The Pennsylvania State University

School of Visual Arts

Luke Meeken

[Luke Meeken Photo]
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107 Arts Cottage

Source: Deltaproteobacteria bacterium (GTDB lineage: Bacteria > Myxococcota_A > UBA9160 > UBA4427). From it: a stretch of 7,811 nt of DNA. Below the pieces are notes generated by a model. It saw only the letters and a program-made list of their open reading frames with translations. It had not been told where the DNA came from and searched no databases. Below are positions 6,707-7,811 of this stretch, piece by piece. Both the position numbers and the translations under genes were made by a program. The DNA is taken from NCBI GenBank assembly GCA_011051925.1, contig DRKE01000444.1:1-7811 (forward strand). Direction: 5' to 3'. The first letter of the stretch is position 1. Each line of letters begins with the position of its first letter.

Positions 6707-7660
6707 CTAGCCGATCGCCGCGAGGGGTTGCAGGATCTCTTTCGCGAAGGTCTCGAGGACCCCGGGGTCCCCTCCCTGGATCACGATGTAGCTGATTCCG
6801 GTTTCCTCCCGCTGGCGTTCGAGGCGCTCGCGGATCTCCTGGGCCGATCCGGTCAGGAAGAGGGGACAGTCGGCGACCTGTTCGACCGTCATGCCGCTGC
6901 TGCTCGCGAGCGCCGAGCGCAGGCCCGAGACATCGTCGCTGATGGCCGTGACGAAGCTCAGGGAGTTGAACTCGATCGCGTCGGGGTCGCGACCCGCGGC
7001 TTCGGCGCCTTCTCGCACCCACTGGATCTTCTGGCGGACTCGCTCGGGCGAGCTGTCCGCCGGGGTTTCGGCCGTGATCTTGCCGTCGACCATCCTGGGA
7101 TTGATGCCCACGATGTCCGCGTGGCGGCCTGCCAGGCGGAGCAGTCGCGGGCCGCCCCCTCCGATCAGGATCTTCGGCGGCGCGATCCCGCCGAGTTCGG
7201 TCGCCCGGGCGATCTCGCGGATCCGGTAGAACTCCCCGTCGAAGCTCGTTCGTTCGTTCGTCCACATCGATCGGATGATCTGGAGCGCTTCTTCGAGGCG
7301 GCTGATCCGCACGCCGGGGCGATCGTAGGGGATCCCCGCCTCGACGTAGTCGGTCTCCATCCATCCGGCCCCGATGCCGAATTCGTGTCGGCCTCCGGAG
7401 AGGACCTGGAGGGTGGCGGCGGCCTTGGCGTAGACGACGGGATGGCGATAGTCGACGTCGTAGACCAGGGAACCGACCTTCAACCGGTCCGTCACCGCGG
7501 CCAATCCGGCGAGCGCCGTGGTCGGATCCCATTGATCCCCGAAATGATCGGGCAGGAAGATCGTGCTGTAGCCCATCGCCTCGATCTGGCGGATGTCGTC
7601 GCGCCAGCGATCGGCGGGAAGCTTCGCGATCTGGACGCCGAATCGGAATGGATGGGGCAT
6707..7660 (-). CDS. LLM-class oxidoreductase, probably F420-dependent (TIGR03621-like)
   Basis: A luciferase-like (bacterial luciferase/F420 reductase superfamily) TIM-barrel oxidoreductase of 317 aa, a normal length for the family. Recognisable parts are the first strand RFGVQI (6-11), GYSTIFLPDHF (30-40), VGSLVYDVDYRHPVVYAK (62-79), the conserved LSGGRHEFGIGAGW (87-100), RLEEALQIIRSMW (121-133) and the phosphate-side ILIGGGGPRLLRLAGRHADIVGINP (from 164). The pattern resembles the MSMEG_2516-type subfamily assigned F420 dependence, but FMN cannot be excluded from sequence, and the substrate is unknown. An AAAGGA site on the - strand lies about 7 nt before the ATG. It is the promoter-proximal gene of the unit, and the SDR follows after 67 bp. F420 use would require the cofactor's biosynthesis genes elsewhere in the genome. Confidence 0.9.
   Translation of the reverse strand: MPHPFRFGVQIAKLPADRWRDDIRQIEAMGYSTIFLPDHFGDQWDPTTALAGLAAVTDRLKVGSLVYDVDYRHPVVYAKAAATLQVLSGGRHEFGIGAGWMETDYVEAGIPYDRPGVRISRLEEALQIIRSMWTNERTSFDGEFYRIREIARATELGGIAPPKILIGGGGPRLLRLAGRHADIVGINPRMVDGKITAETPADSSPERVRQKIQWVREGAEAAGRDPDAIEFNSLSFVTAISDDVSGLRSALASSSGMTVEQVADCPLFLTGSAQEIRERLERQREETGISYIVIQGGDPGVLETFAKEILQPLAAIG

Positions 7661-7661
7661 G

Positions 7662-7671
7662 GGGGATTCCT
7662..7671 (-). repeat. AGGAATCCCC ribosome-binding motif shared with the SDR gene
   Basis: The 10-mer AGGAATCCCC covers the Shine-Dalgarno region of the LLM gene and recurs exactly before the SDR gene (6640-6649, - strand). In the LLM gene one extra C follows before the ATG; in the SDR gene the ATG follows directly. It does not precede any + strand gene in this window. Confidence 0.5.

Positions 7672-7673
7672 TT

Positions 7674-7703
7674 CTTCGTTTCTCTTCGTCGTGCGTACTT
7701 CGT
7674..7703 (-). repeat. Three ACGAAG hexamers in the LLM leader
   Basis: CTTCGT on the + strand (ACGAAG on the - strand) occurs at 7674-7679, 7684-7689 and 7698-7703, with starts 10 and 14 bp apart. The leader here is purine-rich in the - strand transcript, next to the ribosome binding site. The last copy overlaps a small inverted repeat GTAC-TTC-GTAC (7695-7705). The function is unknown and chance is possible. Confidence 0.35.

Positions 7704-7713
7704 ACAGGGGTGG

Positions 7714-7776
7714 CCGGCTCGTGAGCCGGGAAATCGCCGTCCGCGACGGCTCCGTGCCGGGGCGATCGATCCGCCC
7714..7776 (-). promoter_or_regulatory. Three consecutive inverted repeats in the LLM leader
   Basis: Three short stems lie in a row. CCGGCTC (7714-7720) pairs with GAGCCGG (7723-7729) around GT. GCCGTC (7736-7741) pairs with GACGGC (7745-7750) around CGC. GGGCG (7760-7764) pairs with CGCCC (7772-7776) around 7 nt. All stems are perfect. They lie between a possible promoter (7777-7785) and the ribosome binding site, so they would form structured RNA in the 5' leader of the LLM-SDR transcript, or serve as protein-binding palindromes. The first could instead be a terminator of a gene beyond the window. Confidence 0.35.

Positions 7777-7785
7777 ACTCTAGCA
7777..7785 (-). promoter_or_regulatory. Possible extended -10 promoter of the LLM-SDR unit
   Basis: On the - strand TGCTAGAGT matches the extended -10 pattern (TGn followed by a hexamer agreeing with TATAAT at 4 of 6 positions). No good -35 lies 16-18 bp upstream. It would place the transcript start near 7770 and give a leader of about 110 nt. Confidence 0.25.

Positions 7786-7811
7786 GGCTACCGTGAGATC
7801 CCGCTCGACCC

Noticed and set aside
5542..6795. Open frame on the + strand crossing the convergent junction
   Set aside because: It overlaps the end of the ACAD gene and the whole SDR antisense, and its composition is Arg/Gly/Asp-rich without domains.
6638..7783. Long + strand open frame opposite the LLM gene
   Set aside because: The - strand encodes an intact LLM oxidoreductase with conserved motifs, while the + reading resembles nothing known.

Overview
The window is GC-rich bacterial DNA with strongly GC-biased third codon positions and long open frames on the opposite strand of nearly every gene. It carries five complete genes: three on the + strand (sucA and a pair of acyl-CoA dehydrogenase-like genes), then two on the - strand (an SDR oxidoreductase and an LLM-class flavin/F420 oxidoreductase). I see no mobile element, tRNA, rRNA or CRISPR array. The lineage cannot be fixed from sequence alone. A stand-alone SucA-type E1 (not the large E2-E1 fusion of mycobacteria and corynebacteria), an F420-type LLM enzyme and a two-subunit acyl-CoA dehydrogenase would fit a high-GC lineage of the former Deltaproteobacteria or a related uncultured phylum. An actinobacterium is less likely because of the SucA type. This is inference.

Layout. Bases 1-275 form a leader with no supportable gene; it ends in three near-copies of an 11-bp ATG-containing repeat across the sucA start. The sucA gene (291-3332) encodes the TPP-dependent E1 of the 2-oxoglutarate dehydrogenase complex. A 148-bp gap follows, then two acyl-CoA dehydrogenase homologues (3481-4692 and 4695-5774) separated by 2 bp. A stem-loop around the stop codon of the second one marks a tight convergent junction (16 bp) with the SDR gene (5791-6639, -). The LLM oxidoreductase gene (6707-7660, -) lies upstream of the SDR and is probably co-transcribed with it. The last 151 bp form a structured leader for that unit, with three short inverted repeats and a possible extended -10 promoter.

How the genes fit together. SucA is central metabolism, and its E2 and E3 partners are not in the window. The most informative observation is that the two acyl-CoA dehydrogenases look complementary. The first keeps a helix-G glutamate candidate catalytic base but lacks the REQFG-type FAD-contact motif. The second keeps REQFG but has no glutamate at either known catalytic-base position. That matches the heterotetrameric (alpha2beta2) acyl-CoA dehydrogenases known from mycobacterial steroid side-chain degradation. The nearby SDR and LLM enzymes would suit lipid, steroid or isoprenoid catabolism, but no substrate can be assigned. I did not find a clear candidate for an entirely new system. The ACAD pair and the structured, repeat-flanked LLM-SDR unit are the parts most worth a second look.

I have had the fortune to teach students in a wide variety of contexts – including teaching undergraduate pre-service art teachers about technology in art education, American high schoolers learning media arts, and Russian students in an arts-focused ESL summer camp. Across these disparate spaces, one consistent truth I’ve encountered is that students learn most effectively not as passive recipients of authoritative knowledge, but as engaged creators of knowledge. One of my motivations for focusing on the intersection of art, K-12 education, and digital media is a pressing need I see for encouraging students’ agency and criticality in an increasingly digital social and political mediascape. Rooted in part in Douglas Rushkoff’s “Program or be Programmed” ethos, and in Olia Lialina’s championing of the Geocities-era “vernacular web,” I feel it is imperative that students develop a productive – and not just receptive – digital literacy. Just as we expect literate students to not only be able to read an essay, but critique a poem and write a manifesto, we should likewise not just teach students to use the Adobe suite, but to critique the algorithms of their favorite social media platforms, and to write their own programs to solve creative problems. In my teaching and research, I have found that an effective way to foster this student agency and voice is to approach digital media from an arts mindset, framing technology as a creative medium rather than a technical skill or tool to be used prescriptively. [BFA - Fine Arts - Carnegie Mellon University, 2005 | MAE - Art Education - Virginia Commonwealth University, 2013]